Copyrights are meant to protect the ownership rights of people who develop new concepts or products. It also seeks to encourage people to be more creative and innovate.
Merger doctrine falls under the umbrella of the Copyright Law but it is not the only law under which this principle is applied. Another name for the Merger Doctrine is ‘Doctrine of Merger’.
What is the Merger Doctrine?
The Merger Doctrine is one of the principles in copyright law. It suggests that when there is only one way or a limited number of ways in which an idea can be expressed, the expression will not be protected by the copyright law. The given expression will be said to have ‘merged’ with the idea. We say an expression and an idea have merged when the idea and the expression are almost impossible to separate.
The first instance which led to this rationale occurred in the year 1880. It was the case between two people, referenced as Baker v. Selden, 101 U.S. 99 (U.S.1880). Even at the time of handling this case, the term ‘Merger Doctrine’ had not been implemented yet. This was used as a precedent for judgment later in 1967 on a case referenced as Morrissey v. Procter & Gamble Co., 379 F. 2d 675 (1st Cir. Mass. 1967). It was after its application on this case that it came to be known as the Merger Doctrine.
The Merger Doctrine applies to the law of real property too. It proposes that any contract for the conveyance of property must merge into the deed of conveyance. In other words, if any guarantees or promises are made in the contract of conveyance but do not reflect in or comply with the deed of conveyance, those guarantees or promises shall be considered as extinguished after the deed is conveyed to the buyer.
The term ‘Merger Doctrine’ is used in the Law of Trusts. With regards to the Law of Trusts, merger doctrine is used as reference in the events where there is a fusion of legal and equitable title, that is; a person becomes both the sole beneficiary and the sole trustee to a trust. In these cases, the trust is considered terminated since the beneficiary becomes the sole owner of the trust property.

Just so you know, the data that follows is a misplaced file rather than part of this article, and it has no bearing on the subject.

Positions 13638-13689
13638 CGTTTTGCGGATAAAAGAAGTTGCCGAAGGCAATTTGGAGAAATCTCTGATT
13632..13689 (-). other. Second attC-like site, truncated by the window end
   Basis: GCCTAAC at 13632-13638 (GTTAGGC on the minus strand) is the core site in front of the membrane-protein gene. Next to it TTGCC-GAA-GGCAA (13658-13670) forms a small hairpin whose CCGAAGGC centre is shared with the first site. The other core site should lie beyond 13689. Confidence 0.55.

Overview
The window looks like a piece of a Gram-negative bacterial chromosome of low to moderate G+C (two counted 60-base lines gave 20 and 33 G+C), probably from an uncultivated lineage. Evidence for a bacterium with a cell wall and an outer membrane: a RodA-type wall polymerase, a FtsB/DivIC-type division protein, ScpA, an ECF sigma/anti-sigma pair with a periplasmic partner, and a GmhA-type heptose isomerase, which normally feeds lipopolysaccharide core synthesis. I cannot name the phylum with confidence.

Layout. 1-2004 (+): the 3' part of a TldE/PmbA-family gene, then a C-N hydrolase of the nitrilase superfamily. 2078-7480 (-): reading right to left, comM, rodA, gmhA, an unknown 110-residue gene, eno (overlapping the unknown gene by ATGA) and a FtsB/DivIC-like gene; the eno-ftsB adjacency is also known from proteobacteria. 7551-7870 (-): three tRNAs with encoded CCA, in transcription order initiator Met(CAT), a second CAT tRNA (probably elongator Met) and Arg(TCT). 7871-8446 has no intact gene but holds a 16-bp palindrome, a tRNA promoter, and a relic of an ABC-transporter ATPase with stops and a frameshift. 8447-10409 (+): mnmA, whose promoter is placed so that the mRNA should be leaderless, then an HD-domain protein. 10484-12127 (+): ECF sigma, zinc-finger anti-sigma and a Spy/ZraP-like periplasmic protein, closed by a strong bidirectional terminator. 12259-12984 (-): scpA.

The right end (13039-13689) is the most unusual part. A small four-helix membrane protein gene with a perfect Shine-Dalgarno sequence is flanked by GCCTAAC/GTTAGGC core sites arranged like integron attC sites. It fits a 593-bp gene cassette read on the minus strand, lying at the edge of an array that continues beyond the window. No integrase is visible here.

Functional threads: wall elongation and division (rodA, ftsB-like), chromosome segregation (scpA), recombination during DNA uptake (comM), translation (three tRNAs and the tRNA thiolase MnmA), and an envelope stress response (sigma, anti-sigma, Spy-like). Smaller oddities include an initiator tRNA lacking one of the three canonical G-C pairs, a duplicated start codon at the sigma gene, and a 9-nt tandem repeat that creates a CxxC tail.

An example is when a child – whose father has opened a trust account for him – dies and the next beneficiary on the trust account is the father himself. In this case, the father has become the sole or outright beneficiary as well as trustee to the account.
Also, the Merger Doctrine was formerly or historically used in the family law. It was of the proposition that as soon as a woman got married to a man, her legal identity merged with the identity of her husband. Since they are of one identity, the courts regard them as one and so the woman could not sue her husband or press charges against him any more than he could ordinarily sue himself. It’s no longer in use.
The doctrine is also used in the cases of litigation. When litigants agree on a settlement and they seek to have the settlement merged into a court order, the court can extinguish the settlement and impose its own authority so that they can supervise the behavior of the parties. The court has the mandate to modify its order so as to ensure justice in the case. Any party that may hitherto breach the agreement shall be found guilty of contempt.